We join the nation in paying our respects to Gerald Ford, the 38th president of the United States (1974-1977), who died on December 26, 2006. President Ford backed an ambitious array of electoral reforms. As minority leader of the U.S. House of Representatives, Ford in 1965 voted for the historic Voting Rights Act. In 1969, he joined an overwhelming majority of House Members in voting for a direct, national vote for president; in his floor speech, he explained direct election was good for all Americans and all states and finished with: "Now, my final point is this: I believe that we ought to pass the direct method of selecting the President of the United States. If we do not, it is my honest opinion that the people will be let down." As president, he signed into law the Federal Election Campaign Act Amendments of 1974.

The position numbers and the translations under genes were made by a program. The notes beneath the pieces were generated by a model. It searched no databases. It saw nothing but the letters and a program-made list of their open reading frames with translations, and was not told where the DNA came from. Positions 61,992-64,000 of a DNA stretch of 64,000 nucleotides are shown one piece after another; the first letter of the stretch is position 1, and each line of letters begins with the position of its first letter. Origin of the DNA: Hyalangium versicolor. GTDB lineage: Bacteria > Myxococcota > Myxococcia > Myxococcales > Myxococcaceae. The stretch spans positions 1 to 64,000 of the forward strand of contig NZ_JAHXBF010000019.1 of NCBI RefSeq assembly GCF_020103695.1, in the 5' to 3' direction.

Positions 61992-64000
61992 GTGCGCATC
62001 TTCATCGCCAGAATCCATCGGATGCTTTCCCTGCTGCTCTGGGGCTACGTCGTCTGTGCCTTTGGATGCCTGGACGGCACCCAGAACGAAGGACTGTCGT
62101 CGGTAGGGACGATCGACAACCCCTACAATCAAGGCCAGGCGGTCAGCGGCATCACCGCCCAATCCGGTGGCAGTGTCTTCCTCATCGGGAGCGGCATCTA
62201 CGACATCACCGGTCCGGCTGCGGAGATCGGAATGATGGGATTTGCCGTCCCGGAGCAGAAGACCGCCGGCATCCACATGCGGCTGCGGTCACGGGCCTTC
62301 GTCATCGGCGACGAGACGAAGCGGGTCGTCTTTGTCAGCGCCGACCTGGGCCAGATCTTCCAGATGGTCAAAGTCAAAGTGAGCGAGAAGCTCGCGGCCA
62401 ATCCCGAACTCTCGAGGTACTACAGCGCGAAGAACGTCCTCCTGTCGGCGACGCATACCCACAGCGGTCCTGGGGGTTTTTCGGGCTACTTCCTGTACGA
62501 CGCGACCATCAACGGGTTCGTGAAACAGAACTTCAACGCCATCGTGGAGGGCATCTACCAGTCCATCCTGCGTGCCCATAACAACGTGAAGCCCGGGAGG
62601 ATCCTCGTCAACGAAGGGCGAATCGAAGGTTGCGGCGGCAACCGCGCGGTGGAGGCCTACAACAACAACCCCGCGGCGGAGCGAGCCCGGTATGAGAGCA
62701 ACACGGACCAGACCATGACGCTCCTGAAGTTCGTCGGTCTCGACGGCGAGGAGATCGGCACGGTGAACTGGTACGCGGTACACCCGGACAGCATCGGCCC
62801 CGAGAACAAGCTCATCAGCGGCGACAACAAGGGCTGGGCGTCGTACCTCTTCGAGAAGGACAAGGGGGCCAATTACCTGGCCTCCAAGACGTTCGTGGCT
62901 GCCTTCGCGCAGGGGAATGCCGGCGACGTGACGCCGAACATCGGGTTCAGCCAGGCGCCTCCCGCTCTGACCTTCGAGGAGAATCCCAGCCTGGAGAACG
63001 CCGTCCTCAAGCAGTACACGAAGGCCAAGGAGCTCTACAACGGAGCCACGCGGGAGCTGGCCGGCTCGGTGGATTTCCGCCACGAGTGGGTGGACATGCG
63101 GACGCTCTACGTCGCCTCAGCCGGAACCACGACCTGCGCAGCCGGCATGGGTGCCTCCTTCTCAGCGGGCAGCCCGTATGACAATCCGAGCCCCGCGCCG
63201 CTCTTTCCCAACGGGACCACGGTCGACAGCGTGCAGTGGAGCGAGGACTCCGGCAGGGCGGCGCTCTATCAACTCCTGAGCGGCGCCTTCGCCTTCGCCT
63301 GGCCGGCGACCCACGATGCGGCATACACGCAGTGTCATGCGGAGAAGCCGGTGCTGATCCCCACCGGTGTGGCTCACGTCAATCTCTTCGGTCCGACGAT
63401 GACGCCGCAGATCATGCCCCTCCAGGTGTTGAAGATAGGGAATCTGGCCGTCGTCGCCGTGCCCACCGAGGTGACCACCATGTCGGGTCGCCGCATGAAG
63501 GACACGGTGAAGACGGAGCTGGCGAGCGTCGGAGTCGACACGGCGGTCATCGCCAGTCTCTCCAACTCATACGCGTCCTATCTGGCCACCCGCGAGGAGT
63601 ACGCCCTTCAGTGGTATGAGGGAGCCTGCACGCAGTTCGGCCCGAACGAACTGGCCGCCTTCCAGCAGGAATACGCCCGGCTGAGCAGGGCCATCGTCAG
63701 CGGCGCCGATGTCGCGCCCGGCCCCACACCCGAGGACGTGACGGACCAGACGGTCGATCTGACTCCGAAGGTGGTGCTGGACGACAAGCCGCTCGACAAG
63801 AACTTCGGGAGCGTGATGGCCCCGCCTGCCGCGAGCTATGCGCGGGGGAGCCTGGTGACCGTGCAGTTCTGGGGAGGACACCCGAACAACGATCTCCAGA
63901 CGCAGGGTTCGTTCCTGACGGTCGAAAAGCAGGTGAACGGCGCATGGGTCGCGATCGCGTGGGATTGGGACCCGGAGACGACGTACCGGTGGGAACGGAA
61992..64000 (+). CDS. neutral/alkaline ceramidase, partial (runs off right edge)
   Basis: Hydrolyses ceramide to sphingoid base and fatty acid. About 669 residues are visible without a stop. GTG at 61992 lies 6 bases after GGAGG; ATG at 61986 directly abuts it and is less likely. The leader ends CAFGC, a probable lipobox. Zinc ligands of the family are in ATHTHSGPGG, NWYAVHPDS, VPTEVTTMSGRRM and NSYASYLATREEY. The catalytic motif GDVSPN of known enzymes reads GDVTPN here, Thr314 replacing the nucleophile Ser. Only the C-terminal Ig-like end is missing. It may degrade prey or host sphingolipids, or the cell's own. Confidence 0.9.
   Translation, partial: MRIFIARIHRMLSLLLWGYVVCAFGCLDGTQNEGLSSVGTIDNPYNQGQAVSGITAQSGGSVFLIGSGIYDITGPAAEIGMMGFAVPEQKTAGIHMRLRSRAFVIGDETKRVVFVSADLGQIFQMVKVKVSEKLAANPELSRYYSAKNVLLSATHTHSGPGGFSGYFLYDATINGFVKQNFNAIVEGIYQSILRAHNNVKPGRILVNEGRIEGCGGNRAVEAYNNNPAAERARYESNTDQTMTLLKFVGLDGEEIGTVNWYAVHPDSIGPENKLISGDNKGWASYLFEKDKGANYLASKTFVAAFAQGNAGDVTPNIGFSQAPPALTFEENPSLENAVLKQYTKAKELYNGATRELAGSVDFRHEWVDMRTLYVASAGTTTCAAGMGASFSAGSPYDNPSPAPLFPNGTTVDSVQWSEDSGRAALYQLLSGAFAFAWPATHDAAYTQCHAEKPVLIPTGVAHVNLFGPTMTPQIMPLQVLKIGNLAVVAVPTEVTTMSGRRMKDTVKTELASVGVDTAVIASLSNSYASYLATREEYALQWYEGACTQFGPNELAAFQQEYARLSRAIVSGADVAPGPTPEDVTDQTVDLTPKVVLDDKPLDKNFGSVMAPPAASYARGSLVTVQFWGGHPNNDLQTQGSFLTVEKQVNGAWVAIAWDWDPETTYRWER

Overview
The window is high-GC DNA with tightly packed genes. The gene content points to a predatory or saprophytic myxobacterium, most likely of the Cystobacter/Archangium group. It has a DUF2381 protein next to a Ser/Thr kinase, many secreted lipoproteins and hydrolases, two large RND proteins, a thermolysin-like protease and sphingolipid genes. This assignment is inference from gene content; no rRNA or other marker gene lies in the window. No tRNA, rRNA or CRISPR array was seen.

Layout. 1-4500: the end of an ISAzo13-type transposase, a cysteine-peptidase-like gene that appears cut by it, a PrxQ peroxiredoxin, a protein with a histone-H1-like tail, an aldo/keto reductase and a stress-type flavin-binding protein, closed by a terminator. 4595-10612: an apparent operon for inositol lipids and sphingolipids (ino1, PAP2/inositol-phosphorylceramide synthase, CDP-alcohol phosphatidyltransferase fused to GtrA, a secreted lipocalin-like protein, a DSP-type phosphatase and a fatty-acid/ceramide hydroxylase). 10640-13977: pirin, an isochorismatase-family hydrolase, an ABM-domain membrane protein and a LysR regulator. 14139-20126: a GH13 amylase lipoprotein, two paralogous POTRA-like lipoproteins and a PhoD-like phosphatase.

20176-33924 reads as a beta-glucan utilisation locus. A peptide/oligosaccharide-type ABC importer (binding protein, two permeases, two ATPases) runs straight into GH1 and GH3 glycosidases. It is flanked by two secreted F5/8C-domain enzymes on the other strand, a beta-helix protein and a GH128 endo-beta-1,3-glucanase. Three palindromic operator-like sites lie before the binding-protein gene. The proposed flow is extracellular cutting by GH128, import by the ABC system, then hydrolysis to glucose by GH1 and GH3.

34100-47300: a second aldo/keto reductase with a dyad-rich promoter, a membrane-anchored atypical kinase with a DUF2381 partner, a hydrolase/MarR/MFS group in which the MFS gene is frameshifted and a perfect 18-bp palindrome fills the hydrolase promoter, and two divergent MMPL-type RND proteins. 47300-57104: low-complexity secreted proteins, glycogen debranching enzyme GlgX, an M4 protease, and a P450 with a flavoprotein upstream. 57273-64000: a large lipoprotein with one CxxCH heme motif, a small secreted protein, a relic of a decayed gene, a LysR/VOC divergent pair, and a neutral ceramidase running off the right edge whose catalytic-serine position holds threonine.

In 2001, Ford joined with former president Jimmy Carter to co-chair a commission on electoral reform in the wake of the controversial 2000 presidential elections. Their final report, "To Assure Pride and Confidence in the Electoral Process," laid the basis for the 2002 Help America Vote Act. Additional recommendations in the report included establishing Election Day as a national holiday and restoration of full voting rights to all ex-felons upon completion of their sentences.